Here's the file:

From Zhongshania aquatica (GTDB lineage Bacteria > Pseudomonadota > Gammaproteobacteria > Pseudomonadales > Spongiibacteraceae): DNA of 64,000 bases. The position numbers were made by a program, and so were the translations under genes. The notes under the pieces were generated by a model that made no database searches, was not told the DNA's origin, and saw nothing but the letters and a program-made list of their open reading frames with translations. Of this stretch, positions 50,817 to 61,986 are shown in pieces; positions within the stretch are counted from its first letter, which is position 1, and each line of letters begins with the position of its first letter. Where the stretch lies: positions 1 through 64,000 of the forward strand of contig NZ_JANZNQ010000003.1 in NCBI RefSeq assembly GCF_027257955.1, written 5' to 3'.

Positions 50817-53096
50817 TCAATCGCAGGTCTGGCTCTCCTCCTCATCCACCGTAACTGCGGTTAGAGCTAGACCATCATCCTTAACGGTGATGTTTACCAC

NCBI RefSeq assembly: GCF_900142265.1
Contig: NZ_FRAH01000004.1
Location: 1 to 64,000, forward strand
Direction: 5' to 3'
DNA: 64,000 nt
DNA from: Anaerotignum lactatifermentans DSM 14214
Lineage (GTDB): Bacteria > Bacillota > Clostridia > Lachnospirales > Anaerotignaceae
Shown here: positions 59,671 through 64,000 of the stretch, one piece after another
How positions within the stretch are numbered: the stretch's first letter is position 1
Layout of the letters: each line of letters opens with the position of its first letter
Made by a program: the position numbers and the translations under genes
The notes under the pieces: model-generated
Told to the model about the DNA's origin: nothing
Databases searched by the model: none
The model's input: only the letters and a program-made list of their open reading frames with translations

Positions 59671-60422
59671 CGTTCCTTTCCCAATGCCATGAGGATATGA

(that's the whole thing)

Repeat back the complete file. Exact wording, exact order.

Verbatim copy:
From Zhongshania aquatica (GTDB lineage Bacteria > Pseudomonadota > Gammaproteobacteria > Pseudomonadales > Spongiibacteraceae): DNA of 64,000 bases. The position numbers were made by a program, and so were the translations under genes. The notes under the pieces were generated by a model that made no database searches, was not told the DNA's origin, and saw nothing but the letters and a program-made list of their open reading frames with translations. Of this stretch, positions 50,817 to 61,986 are shown in pieces; positions within the stretch are counted from its first letter, which is position 1, and each line of letters begins with the position of its first letter. Where the stretch lies: positions 1 through 64,000 of the forward strand of contig NZ_JANZNQ010000003.1 in NCBI RefSeq assembly GCF_027257955.1, written 5' to 3'.

Positions 50817-53096
50817 TCAATCGCAGGTCTGGCTCTCCTCCTCATCCACCGTAACTGCGGTTAGAGCTAGACCATCATCCTTAACGGTGATGTTTACCAC

NCBI RefSeq assembly: GCF_900142265.1
Contig: NZ_FRAH01000004.1
Location: 1 to 64,000, forward strand
Direction: 5' to 3'
DNA: 64,000 nt
DNA from: Anaerotignum lactatifermentans DSM 14214
Lineage (GTDB): Bacteria > Bacillota > Clostridia > Lachnospirales > Anaerotignaceae
Shown here: positions 59,671 through 64,000 of the stretch, one piece after another
How positions within the stretch are numbered: the stretch's first letter is position 1
Layout of the letters: each line of letters opens with the position of its first letter
Made by a program: the position numbers and the translations under genes
The notes under the pieces: model-generated
Told to the model about the DNA's origin: nothing
Databases searched by the model: none
The model's input: only the letters and a program-made list of their open reading frames with translations

Positions 59671-60422
59671 CGTTCCTTTCCCAATGCCATGAGGATATGA